An Intersectional Analysis of Personal Adornment at the African Meeting House in Boston
Author(s): Erica A. Lang
This is an abstract from the session entitled "An Archaeology Of Freedom: Exploring 19th-Century Black Communities And Households In New England." , at the 2020 annual meeting of the Society for Historical Archaeology.
Built in 1806, the African Meeting House in Boston was a prominent social institution for the free Black community residing on Beacon Hill. Beyond functioning as a church, the African Meeting House was used as a school, housing for community members, as well as a meeting space for political discourse and celebrations for the local community. The public and religious nature of the African Meeting House likely had an impact on the ways that social identities were presented and constructed in this space. Building on research done by the Museum of African American History and the Fiske Center for Archaeological Research, I will analyze the objects of personal adornment unearthed during the many years of excavations. This paper will present preliminary findings on the sartorial practices within this free African American community to examine the ways intersections of race, gender, and class affected personal adornment.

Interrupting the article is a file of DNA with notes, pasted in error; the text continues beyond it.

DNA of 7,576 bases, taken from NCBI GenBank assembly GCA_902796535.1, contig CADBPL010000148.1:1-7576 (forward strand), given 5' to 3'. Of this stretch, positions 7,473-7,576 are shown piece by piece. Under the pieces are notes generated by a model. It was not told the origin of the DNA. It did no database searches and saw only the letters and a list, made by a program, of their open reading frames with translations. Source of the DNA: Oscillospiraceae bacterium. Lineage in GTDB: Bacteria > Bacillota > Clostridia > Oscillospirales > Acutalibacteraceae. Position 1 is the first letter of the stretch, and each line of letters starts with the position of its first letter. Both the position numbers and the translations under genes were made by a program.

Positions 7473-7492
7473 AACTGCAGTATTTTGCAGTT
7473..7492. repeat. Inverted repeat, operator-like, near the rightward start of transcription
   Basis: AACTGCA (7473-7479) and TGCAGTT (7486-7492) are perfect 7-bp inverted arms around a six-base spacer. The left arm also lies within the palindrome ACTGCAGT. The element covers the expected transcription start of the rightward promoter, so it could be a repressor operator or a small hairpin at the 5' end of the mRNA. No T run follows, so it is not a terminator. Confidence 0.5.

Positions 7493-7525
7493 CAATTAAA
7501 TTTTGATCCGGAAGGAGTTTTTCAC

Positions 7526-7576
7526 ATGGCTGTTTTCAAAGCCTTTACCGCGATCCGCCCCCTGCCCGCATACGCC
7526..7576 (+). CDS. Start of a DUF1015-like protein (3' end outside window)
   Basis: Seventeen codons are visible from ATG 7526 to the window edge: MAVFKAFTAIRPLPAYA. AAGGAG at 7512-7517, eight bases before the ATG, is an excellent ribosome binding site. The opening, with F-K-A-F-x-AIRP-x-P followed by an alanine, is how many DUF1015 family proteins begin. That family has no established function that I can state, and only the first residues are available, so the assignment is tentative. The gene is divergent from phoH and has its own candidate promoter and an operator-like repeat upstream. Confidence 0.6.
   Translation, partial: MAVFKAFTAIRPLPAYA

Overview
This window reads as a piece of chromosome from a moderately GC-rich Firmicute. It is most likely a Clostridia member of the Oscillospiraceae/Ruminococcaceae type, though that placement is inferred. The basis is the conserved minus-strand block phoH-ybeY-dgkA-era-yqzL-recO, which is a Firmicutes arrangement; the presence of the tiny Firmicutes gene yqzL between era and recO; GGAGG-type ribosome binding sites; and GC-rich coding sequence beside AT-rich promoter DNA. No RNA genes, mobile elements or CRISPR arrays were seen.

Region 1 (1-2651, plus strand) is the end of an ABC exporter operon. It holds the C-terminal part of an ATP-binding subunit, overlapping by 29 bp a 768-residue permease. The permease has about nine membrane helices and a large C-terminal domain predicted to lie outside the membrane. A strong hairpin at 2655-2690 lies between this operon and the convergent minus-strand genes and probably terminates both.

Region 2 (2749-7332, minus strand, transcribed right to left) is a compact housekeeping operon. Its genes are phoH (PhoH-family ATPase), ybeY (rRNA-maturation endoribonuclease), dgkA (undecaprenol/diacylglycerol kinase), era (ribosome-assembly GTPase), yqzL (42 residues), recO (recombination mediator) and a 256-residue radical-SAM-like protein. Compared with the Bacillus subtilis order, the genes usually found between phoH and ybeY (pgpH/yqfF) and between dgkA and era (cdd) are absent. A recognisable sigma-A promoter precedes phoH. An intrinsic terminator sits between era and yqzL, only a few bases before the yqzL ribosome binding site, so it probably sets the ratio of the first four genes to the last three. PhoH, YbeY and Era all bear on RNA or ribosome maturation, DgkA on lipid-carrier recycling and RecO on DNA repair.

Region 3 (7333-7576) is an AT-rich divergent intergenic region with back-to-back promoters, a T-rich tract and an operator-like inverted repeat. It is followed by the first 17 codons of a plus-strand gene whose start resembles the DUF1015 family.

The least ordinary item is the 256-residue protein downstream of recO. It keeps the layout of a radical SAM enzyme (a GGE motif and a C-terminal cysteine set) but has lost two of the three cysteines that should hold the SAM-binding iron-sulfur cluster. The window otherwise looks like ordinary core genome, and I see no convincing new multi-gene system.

Cite this Record
An Intersectional Analysis of Personal Adornment at the African Meeting House in Boston. Erica A. Lang. 2020 ( tDAR id: 456799)
This Resource is Part of the Following Collections
min long: -129.199; min lat: 24.495 ; max long: -66.973; max lat: 49.359 ;
Individual & Institutional Roles
Contact(s): Society for Historical Archaeology